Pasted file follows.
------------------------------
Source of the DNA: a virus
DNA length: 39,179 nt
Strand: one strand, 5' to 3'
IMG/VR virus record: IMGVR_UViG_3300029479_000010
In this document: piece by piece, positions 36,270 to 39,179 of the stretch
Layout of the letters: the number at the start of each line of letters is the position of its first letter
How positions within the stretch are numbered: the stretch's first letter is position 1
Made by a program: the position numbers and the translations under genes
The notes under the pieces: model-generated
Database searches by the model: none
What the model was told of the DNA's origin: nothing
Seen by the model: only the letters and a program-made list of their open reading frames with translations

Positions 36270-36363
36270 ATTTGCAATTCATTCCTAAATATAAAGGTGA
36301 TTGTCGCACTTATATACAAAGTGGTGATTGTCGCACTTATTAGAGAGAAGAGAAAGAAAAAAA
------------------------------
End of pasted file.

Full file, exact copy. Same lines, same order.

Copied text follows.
Source of the DNA: a virus
DNA length: 39,179 nt
Strand: one strand, 5' to 3'
IMG/VR virus record: IMGVR_UViG_3300029479_000010
In this document: piece by piece, positions 36,270 to 39,179 of the stretch
Layout of the letters: the number at the start of each line of letters is the position of its first letter
How positions within the stretch are numbered: the stretch's first letter is position 1
Made by a program: the position numbers and the translations under genes
The notes under the pieces: model-generated
Database searches by the model: none
What the model was told of the DNA's origin: nothing
Seen by the model: only the letters and a program-made list of their open reading frames with translations

Positions 36270-36363
36270 ATTTGCAATTCATTCCTAAATATAAAGGTGA
36301 TTGTCGCACTTATATACAAAGTGGTGATTGTCGCACTTATTAGAGAGAAGAGAAAGAAAAAAA